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Le Monde
Le Monde
16 Dec 2023

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The trial lasted as long as eight football matches: 12 hours, from 10 am to 10 pm. Throughout that time, Christophe Galtier drank a lot of water and sweated profusely on the stand in the small and overheated room of the Nice court. During the 2021-2022 season, the 57-year-old coach led the local club to 5th place in Ligue 1. It was below the expectations of the club's owner (British petrochemical giant Ineos) but respectable, given the squad's quality at the time and the tensions that shook OGC Nice behind the scenes throughout the season.

The cold war between Galtier and the club's sporting director, Julien Fournier – who had recruited him – eventually led to the departure of both men. Their conflict has now brought the former coach before the courts. The scandal began on September 28, 2022. Two months after being ousted, Fournier set the feud ablaze, while speaking to RMC radio: "If I explain the real reasons why we fought, Christophe will never enter a dressing room again, neither in France nor in Europe."

The bomb exploded six months later, when an old e-mail sent by Fournier to the club's leadership in May 2022 – just before he was ousted – resurfaced. It described Galtier as a racist, complaining about the Muslim players in the squad, and quoting him as saying, "We can't have so many Blacks and Arabs in the team." The Nice prosecutor's office immediately opened an investigation, and on Friday, December 15, Galtier appeared in court on charges of "moral harassment and discrimination on the grounds of belonging to a nation or religion."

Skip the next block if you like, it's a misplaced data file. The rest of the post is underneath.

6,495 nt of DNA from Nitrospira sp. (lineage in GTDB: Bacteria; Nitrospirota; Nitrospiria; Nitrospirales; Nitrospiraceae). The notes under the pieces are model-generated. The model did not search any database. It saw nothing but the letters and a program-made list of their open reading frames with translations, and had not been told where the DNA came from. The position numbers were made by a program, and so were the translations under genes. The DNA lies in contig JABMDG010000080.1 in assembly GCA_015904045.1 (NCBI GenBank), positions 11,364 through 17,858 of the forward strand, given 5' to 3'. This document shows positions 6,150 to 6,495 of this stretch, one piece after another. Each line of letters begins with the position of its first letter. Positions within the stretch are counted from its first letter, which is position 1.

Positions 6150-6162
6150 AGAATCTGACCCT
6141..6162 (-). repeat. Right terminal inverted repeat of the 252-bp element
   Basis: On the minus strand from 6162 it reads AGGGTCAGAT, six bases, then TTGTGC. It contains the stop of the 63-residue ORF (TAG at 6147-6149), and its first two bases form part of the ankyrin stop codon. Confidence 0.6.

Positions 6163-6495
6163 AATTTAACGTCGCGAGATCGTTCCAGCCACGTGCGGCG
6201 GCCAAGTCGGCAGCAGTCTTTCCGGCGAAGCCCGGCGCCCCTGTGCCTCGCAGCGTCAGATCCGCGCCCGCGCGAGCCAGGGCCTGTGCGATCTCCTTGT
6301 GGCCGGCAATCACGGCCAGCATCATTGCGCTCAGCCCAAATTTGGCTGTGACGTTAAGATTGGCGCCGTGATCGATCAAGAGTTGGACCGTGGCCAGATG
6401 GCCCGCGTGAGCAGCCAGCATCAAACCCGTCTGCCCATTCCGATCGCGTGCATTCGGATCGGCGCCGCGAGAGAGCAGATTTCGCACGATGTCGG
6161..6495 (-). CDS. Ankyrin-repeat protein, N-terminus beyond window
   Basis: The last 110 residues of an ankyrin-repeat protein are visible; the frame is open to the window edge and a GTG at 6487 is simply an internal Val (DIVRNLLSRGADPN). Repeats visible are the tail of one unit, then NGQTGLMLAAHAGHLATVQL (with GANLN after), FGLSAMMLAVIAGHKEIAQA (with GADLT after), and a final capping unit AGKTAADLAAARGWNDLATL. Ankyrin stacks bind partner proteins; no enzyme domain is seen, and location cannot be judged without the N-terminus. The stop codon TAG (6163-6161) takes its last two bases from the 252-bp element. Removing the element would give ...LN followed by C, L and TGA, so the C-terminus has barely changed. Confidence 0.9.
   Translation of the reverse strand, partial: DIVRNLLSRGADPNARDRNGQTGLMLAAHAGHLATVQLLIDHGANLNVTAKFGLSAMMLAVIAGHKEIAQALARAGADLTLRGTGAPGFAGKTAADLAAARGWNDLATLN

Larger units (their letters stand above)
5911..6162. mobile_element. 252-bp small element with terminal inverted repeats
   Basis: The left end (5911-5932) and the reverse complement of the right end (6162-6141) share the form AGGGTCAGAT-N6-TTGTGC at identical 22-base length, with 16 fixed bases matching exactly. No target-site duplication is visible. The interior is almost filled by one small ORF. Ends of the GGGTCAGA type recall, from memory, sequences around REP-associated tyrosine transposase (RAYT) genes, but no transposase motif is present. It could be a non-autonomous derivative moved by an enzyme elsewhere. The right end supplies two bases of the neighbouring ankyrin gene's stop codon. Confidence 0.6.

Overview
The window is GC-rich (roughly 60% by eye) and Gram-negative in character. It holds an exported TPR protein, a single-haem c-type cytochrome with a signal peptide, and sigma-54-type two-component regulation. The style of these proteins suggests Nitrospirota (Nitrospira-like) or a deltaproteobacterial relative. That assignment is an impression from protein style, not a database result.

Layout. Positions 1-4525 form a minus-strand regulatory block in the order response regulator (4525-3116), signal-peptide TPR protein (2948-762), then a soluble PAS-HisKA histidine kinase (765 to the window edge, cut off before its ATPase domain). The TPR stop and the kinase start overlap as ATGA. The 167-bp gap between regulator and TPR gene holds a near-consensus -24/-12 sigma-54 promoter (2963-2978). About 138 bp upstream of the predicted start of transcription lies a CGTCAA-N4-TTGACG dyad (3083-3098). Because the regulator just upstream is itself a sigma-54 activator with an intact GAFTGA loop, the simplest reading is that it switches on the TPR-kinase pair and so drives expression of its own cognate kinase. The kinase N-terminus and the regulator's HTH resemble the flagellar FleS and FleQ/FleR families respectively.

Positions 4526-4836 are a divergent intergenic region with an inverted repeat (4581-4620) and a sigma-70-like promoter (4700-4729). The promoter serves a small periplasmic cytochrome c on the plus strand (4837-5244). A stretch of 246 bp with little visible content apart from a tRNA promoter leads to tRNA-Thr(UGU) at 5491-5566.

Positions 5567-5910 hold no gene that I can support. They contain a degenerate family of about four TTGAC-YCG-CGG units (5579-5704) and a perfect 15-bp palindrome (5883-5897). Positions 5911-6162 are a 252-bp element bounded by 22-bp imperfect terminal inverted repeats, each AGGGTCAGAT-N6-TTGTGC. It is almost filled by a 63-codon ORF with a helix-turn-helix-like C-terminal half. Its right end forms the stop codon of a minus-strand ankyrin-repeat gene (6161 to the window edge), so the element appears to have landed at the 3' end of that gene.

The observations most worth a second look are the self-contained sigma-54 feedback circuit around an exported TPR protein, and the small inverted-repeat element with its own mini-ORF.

At first, the case seemed damning for the defendant. Yet when seen up close, it was less so. The prosecution's position deflated somewhat at the hearing, where Galtier – who had traveled 4,500 kilometers from Qatar, where he now works – did not have to face his accusers. Not a single player, manager or staff member who charged him during the investigation had deigned to grace the court with their presence.

If the hearing dragged on from one end of the day to the other, it was because Judge Alain Chemama took the time to read all the interviews conducted by the investigators. It was tedious but enlightening, enabling everyone to grasp the nuances and complexity of the case, and it emerged that the accusation against Galtier was based entirely on testimony, unsupported by any material evidence – e-mails, recordings, or videos. "Hot air, corridor whispers, and rumors," blasted the defense.

After each incriminating testimony read by Chemama, Galtier responded. The club's video analyst heard the coach refer to two Black defenders from an opposing team as "King Kong." Galtier, both hands gripping the bar, retorted: "For me, it's strength, power, and nothing else. It's not about color, race or anything else. I used the same term about Nicolas Pallois [who is white]."

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